I haven’t got anything against the local clear-cuts.
I figure that, once the loggers have worked their way out of the area, they’ll have to leave and won’t be able to work here for 30 years. In the meantime, we can get the forests onto the same careful choosing method the Makah are using and use them to support a much more widespread tourism industry.
There won’t be any kids growing up to be loggers or truck-drivers in the meantime, because there will be nothing to cut or haul.
The Makah will beat us out on tourism because they are logging by thinning, but even white people can learn and turn their act around.
Not having a grocery store is a good thing. We will be forced to buy local eggs and honey and milk. We’ll make soy sauce from nettles (better than the bought stuff!). We can can or buy canned goods from all the local housewives, who can stuff you’d be proud to buy in a European farmer’s market. Get some of those agro-farms in contact with traveling butchers. We can make our own cheese.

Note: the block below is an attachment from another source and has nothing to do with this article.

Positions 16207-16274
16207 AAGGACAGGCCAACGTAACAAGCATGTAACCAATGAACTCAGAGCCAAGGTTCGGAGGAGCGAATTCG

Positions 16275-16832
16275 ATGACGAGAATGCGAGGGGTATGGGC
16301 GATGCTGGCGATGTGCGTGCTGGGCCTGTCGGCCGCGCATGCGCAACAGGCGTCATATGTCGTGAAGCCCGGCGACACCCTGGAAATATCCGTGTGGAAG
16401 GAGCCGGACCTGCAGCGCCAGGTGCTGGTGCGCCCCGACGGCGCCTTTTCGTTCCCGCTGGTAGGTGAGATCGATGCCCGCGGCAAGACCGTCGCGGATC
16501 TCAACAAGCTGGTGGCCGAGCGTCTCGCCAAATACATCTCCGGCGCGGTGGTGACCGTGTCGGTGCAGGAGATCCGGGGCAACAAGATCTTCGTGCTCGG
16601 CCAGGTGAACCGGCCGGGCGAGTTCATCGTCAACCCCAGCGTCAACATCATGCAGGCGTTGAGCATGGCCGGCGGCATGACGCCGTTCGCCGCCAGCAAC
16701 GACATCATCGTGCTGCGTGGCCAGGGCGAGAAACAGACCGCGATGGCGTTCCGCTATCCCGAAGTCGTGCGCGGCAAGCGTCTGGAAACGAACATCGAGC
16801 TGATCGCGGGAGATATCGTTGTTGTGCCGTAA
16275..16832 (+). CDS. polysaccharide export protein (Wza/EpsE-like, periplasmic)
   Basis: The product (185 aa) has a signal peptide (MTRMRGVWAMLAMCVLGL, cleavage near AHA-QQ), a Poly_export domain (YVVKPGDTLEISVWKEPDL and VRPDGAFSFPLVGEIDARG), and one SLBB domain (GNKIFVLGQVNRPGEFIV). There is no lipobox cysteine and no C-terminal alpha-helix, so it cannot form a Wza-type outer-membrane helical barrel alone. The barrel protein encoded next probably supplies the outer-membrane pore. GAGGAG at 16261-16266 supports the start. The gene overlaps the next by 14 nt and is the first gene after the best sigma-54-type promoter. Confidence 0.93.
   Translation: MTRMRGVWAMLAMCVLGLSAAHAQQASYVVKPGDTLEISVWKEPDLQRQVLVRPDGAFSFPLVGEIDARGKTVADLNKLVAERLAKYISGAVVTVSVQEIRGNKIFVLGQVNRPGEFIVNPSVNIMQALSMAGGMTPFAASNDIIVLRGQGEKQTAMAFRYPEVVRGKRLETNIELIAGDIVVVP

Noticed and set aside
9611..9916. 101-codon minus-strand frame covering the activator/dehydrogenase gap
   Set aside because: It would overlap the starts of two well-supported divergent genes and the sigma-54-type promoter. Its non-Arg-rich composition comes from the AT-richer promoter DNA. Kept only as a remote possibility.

You can do that now. Hit the Janda place in Beaver — 360 327 3824 — buy a gallon of Julie’s really fresh goat milk. Enjoy some of it until it begins to sour. Let it sour and separate. Strain through cheesecloth and press a bit. Stir up with salt, pepper and some herbs.
Fruity, rich, savory — a little bit stirred into hot noodles with a touch of olive oil is a gourmet treat. Add a homegrown salad from the Forks Farmer’s Mart, some homemade bread and a bottle of Clallam Bay ale.
WHAT? Nobody’s bought the old cannery to turn into a brewery yet?